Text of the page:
other high-wealth states, our taxes would be substantially lower.

  • If New Jersey spent as much as Connecticut per student we would $221,839,398 less.
  • If New Jersey spent as much as Massachusetts per student we would spend $3,861,648,780 less.
  • If New Jersey spent as much as Maryland per student we would spend $5,346,055,616 less.
  • If New Jersey spent as much as Pennsylvania per student we would spend $5,403,569,534 less.
(Since NJ had 1,369,379 public school students in 2013, I just multiplied the difference in per pupil spending by 1,369,379.)

It's simple but it's ignored:

New Jersey's Taxes are High Because We Spend A Lot. 
Mostly on Schools.  

Some accounts that recognize that NJ's taxes are high because our spending is high attribute the spending to the seemingly large number of school districts and municipalities in New Jersey, implying that if it weren't for so many districts, Boards of Education, and superintendents our spending and taxes would be normal.

For instance, this NJSpotlight piece titled "Why Property Taxes are So High" by Collean O'Dea blamed the multiplicity of school districts and said that the balance of local funding/state funding for schools was the problem:

Why are taxes so high?
New Jersey relies heavily on the property tax to fund local governments and schools. The tax pays for municipal services -- police, roads and the like. It pays for local and, sometimes, regional public schools. And it pays for county government -- roads, parks, elections and more. Depending on the municipality, there may also be open space, library or fire service taxes.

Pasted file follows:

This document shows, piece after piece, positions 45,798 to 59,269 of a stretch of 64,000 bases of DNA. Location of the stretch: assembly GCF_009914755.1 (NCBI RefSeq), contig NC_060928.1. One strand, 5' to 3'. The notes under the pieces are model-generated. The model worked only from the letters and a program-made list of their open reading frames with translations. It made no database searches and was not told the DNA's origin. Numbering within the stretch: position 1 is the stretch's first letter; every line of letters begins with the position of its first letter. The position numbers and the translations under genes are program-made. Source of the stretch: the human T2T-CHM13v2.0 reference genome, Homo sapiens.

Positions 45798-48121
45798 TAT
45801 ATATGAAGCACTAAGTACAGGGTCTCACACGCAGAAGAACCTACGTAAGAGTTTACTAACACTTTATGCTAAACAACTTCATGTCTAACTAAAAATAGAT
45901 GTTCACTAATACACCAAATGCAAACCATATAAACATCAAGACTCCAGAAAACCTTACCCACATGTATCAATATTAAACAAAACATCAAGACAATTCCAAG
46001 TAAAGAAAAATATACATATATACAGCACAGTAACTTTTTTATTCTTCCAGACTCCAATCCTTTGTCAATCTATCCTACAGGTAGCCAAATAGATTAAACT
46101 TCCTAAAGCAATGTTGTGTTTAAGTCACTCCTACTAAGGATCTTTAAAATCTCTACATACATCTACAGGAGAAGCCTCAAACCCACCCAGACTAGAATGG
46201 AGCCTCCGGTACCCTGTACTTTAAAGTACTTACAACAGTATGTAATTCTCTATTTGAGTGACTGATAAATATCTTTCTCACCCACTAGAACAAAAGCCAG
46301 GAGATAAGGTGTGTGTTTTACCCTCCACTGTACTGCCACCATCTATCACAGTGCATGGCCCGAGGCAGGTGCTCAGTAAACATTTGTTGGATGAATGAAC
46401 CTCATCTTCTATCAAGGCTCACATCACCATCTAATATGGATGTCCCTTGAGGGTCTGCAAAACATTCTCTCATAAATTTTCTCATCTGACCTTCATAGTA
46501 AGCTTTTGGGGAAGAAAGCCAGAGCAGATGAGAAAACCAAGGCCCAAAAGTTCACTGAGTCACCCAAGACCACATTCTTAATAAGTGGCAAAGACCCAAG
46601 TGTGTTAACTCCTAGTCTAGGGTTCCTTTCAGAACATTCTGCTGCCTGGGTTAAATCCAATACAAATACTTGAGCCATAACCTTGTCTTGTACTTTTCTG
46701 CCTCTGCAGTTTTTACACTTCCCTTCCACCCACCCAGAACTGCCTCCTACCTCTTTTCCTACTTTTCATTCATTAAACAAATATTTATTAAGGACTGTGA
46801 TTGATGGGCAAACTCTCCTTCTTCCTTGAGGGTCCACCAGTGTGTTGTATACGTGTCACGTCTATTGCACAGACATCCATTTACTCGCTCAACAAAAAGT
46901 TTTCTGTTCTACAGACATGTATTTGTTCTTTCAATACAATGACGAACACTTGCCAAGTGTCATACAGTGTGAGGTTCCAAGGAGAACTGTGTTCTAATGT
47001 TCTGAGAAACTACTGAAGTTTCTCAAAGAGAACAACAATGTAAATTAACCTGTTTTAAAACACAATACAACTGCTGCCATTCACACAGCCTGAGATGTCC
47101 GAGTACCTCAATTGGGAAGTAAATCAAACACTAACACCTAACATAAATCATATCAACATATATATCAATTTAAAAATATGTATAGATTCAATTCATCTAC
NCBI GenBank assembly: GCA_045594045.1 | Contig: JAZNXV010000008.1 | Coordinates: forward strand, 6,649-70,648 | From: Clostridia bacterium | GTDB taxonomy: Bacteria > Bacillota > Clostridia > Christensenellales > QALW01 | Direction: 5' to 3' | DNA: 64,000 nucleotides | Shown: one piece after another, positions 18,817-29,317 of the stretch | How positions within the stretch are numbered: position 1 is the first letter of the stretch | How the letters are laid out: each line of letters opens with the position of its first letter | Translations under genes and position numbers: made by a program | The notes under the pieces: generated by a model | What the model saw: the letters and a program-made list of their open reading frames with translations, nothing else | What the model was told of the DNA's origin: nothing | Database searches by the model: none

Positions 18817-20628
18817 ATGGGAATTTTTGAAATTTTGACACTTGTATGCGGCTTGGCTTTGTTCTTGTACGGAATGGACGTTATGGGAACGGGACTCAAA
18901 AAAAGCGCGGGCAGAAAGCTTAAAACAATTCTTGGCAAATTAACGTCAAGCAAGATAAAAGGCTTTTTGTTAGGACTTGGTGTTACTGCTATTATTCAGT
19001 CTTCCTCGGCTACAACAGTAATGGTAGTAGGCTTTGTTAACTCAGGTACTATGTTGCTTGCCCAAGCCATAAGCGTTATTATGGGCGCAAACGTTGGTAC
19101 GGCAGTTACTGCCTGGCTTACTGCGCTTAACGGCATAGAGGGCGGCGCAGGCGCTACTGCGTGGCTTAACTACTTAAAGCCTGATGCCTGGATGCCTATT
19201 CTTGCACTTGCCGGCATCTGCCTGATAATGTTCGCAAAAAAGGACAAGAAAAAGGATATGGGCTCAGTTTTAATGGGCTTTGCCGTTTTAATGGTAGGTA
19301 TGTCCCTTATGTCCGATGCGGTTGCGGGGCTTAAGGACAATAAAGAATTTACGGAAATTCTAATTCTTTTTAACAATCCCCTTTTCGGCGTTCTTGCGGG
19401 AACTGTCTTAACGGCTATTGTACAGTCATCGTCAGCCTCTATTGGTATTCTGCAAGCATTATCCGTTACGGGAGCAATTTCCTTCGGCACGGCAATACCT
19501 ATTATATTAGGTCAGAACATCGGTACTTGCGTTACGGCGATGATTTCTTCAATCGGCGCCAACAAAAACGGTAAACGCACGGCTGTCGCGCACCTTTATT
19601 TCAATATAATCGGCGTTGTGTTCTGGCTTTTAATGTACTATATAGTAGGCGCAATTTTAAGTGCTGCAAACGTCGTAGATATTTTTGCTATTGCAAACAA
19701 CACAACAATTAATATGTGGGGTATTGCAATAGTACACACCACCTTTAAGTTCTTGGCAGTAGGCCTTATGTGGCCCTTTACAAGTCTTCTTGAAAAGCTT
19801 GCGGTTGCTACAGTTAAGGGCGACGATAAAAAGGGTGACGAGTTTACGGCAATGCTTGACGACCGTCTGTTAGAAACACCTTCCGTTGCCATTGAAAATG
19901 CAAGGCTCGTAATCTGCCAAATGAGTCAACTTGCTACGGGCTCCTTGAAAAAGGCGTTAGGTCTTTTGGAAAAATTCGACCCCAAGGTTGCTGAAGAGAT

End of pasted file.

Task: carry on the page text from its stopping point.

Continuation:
Last year, local governments levied more than $27 billion in local property taxes. The bill is so high, in part, because New Jersey is a high-cost state. 
The state has 565 separate municipalities and even more school districts, nearly all of them led by their own administrators and support staff – who are often doing similar jobs in very close proximity. Officials say state mandates add to municipal costs, as well. 
At the same time, exclusive of federal aid, the amount of assistance the state gave to municipalities to defray their expenses represented just 15 percent of total spending,. What’s more, only about one-third of school spending is covered by state aid.